Americans throw away over 125 million cell phones per year. Even more strange, we have over 500 million retired cell phones sitting around our homes awaiting disposal.
This not only is an expensive and wasteful habit, it represents an avalanche of e-waste which will hit our landfills sometime soon when we collectively realize its time for spring cleaning. Cell phones are complex assemblies containing the toxic metals lead, cadmium and berillyum plus a fire retardant that actually may retard the user.
So the question becomes, when these little buggers go on the fritz, what do we do? Search out the nearest trashcan? Or try and save ourselves the hassle of trying to lie our way into warranty protection, or the expense of just buying a new phone.
A friend of mine has repaired his phone several times…he even rode is bike over the thing, but somehow brought it back to life. Check out Jim Rees’ web page devoted to repair of his cell phone. If Jim can do it, we can too.
And then there’s this article from Lance Ulanoff who gives tips on how to repair things. Read the article and laugh, because most of the time Lance is fixing broken items in under 5 minutes. Is the Â“brokenÂ” cell phone in your drawer really beyond repair?
We can create an infrastructure for repairing cell phones, we just have to invite a few hundred DIY cell phone repair techs from China to work over here for a few years. They could open kiosks at malls, Â“Cell Phone Repair While U WaitÂ”. Not quite as slick as the new iPhone, but a heck of a lot cheaper.
Many optical technologies such as camera lenses, solar cells and light emitting diodes depend in part on light being efficiently transmitted through a medium. Reflections are are a waste of that precious light.
Researchers at Rensselaer Polytechnic Institute (RPI), in Troy, NY, and semiconductor maker Crystal IS, in Green Island, NY, have developed a new type of nanostructured coating that can virtually eliminate reflections, potentially leading to dramatic improvements in optical devices.
The researchers showed that they can prevent almost all reflection by "growing" nanoscale rods projected at specific angles from a surface. The material stops reflections from nearly all the colors of the visible spectrum, as well as some infrared light. As a result the total reflection is 10 times less than it is with current coatings.
Applied to a solar cell, the new coating would increase the efficiency by a few percentage points. LEDs, already one of the most efficient ways to produce light, could also become much more efficient. A remarkable 40 percent improvement could be seen in LEDs, where a large amount of light generated by a semiconductor is typically trapped inside the device by reflections.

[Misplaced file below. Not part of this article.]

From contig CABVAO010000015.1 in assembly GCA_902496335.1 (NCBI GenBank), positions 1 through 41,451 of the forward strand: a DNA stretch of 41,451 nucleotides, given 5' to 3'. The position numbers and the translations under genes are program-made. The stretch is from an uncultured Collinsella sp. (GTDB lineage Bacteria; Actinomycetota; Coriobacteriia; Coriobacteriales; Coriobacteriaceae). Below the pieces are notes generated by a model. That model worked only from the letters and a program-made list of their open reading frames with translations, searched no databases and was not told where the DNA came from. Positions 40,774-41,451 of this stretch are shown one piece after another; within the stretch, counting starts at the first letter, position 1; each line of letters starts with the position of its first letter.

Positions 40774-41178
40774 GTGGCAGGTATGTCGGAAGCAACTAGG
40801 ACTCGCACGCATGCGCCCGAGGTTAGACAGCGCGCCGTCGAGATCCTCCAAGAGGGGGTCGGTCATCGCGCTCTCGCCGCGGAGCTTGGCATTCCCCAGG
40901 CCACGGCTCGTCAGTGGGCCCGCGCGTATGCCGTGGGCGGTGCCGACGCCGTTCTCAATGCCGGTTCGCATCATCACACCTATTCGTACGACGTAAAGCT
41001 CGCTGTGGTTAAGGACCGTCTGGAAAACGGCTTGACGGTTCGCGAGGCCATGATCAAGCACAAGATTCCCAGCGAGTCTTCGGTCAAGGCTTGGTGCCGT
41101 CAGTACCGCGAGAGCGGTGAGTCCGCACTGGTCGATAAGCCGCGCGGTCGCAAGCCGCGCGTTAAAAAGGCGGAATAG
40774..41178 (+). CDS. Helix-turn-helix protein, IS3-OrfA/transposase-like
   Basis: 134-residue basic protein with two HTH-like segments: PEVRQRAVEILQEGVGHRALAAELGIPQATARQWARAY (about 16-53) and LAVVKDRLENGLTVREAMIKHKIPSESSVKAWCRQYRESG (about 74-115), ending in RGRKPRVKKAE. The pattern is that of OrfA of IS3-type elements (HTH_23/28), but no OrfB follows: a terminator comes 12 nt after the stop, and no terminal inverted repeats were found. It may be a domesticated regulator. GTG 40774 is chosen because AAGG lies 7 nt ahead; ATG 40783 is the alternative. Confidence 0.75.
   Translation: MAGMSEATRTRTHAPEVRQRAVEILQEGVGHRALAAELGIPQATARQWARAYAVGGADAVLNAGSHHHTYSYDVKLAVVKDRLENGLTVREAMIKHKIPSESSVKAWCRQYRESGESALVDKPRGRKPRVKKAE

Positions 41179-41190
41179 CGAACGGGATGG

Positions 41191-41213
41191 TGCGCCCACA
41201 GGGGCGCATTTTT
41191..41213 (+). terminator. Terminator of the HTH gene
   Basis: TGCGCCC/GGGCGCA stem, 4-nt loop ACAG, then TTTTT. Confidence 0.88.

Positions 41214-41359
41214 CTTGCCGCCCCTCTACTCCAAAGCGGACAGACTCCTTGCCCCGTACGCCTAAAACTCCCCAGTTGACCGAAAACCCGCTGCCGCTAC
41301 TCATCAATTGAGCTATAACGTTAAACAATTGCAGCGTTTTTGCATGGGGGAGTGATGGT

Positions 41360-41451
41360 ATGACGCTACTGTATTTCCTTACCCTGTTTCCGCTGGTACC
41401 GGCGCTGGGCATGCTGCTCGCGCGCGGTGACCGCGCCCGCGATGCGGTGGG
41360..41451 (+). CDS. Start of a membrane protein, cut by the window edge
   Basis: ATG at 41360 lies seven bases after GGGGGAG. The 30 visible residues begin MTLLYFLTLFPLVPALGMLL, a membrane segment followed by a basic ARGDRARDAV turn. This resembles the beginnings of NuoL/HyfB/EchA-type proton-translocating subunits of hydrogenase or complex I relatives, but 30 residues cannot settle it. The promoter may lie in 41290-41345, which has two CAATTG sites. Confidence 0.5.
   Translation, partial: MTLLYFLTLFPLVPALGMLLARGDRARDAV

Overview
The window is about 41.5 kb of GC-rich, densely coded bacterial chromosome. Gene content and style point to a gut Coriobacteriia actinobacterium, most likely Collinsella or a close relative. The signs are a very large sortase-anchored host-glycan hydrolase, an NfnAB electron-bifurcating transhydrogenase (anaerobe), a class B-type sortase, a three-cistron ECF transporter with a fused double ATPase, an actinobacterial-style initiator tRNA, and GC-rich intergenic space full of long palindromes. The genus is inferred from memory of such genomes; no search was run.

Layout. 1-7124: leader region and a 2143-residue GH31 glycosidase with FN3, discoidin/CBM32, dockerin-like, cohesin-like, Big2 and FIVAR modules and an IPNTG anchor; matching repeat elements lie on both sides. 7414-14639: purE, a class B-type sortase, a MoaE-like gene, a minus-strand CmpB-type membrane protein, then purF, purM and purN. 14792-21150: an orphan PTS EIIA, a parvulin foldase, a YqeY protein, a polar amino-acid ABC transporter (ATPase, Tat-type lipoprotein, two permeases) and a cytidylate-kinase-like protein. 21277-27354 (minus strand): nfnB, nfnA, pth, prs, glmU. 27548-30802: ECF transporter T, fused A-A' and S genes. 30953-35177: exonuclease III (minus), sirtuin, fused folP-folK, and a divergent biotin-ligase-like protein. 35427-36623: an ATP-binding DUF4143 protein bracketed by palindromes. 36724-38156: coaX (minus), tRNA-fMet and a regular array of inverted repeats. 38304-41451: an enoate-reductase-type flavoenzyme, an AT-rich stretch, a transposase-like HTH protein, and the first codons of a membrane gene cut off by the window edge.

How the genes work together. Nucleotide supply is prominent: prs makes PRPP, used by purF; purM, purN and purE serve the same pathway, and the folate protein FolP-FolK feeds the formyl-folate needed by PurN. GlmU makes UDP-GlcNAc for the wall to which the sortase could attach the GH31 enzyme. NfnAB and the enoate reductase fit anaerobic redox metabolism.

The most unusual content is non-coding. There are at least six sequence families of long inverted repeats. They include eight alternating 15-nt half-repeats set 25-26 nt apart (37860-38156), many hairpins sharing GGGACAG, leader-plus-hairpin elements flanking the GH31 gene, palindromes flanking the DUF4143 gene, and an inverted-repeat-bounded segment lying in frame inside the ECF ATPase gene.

Via: Technology Review
Researchers at MIT led by Prof. Marin Soljacic have accomplished what Nikola Tesla envisioned over a century ago – the efficient wireless transmission of electricity. Dubbed ‘WiTricity’ (for Wireless Elecricity) by its inventors, it is the first wireless transmission of power to improve on the efficiency of radiant electromagnetic devices, which send energy indiscriminately in every direction, while not requiring direct line-of-sight like lasers.
WiTricity works on the principle of magnetic coupled resonance. The MIT team built matching copper coils to precise specifications, so that when power was applied to one coil, it produces a magnetic frequency – in the MHz range, since you wanted to know – which causes the other coil to vibrate up to 7ft (over 2 meters) away. Meanwhile, other elctromagnetic fields, such as those surrounding computers, cell phones, and human beings, remain largely unaffected.
The scientists were able to light up a 60-watt bulb that had "no physical connection" with the power-generating appliance. "It was quite exciting," Soljacic said. The process is "very reproducible," he added. "We can just go to the lab and do it whenever we want."
Aside from the implications in clutter management (who wouldn’t want to get rid of that tangle of wires behind the desk? Ugh!) there’s a green component, too – imagine a world without the need for batteries and their weight, inefficiency, short life span and toxic chemicals. Current battery technologies are around 80-90% efficient at best, losing energy through heat and self-discharge; WiTricity is currently capable of about half that, but for a proof of concept that’s pretty darn good. The group envisions a product which could supplant batteries in cell phones, Roombas, laptops, and other household items which require frequent charging.
via Linux Insider and MIT News Office
Making a short detour from our everyday-car spy images, we discovered this scoop photo on the movie website, Latino Review. According to the author, Joker will use the purple-colored 30â€™s pick-up truck in the sequel of Batman Begins, â€œThe Dark Knightâ€ which is due for release in July 2008. True or not, the pick-up looks so out of place and messed up that we couldn’t imagine anyone else driving it but Joker.
Via: Latino Review